Advanced age and high American Society of Anesthesiologists (ASA) scores were observed in the ICU and Non-survivor groups. Urea and creatinine levels were significantly higher in the Non-survivor group. While inflammatory indices [systemic immune-inflammation index (SII), neutrophil-to-lymphocyte ratio, and platelet-to-lymphocyte ratio] were significantly higher in the ICU group (respectively, p=0.009, p=0.022, p=0.019), they did not differ significantly in the mortality group. Age, ASA score, and SII of the inflammation indices were determined to be independent predictors of postoperative ICU admission after HF surgery.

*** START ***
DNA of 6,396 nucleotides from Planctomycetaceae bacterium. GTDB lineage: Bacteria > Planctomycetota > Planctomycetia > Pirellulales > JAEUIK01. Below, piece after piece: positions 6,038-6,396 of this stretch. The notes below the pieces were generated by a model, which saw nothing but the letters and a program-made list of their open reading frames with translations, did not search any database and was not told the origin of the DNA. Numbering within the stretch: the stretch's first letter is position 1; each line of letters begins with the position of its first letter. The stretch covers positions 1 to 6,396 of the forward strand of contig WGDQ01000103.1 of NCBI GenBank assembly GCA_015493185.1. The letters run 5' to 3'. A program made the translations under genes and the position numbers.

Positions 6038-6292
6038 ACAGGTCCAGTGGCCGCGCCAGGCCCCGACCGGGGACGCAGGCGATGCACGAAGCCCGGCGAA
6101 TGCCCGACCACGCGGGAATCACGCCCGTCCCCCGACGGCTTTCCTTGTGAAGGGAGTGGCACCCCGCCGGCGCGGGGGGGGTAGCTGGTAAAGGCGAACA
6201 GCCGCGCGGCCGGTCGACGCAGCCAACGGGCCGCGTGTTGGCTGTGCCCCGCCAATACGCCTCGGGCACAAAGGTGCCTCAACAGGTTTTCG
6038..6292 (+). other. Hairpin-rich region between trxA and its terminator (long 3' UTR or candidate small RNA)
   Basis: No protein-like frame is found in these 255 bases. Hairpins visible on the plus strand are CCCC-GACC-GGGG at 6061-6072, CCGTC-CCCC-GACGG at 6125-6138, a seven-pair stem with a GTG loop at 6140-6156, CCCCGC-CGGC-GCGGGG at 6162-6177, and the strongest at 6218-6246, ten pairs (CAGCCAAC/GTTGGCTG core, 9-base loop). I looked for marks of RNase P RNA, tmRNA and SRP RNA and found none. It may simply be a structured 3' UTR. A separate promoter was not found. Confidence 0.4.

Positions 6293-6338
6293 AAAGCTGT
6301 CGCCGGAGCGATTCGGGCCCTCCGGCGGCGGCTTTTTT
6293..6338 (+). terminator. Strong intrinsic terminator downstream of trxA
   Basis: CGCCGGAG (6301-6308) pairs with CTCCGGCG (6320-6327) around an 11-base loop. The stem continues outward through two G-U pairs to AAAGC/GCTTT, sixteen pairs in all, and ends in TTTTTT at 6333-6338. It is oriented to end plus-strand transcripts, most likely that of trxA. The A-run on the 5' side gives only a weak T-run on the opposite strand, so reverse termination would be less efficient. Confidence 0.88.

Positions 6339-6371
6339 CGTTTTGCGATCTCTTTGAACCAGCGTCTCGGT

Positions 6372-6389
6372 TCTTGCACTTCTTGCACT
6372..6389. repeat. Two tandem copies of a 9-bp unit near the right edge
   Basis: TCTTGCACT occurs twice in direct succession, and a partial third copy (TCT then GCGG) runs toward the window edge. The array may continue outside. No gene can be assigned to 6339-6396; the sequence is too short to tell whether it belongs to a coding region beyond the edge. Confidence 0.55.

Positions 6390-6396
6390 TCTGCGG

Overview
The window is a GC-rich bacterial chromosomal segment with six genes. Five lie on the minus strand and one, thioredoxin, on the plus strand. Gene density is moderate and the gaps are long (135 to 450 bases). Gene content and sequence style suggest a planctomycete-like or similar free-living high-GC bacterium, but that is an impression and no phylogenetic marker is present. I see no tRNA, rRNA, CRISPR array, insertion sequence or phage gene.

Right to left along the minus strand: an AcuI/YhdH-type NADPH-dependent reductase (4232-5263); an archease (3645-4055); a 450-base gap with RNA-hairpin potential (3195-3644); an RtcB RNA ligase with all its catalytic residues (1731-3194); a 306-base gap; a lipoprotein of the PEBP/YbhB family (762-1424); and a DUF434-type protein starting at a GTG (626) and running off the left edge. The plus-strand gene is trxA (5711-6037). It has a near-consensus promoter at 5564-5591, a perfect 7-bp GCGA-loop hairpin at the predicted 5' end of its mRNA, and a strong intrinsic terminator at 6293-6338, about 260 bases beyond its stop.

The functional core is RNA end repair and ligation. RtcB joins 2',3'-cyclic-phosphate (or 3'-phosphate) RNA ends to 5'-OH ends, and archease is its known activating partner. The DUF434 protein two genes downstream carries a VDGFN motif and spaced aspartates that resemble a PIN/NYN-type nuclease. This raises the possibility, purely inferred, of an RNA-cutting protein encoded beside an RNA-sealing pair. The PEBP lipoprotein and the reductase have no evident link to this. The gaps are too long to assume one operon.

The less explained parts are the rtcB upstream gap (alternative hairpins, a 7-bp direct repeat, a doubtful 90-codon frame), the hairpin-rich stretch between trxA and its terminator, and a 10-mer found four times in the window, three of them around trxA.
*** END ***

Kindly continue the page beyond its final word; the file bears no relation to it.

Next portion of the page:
It was shown that advanced age, high ASA score, and high preoperative SII value were independent risk factors for postoperative ICU admission following HF surgery in elderly patients. SII can be used as an easily measured prognostic parameter on the ICU admission of these surgical patients in daily practice.

Keywords: Geriatrics, hip fracture, systemic immune-inflammation index, intensive care, mortality


People on earth are getting older, and hip fractures (HF) are much more frequently seen in clinics due to aging. HF, mainly observed in elders, is a severe injury and causes a high mortality and morbidity of approximately 15-20% (1-4).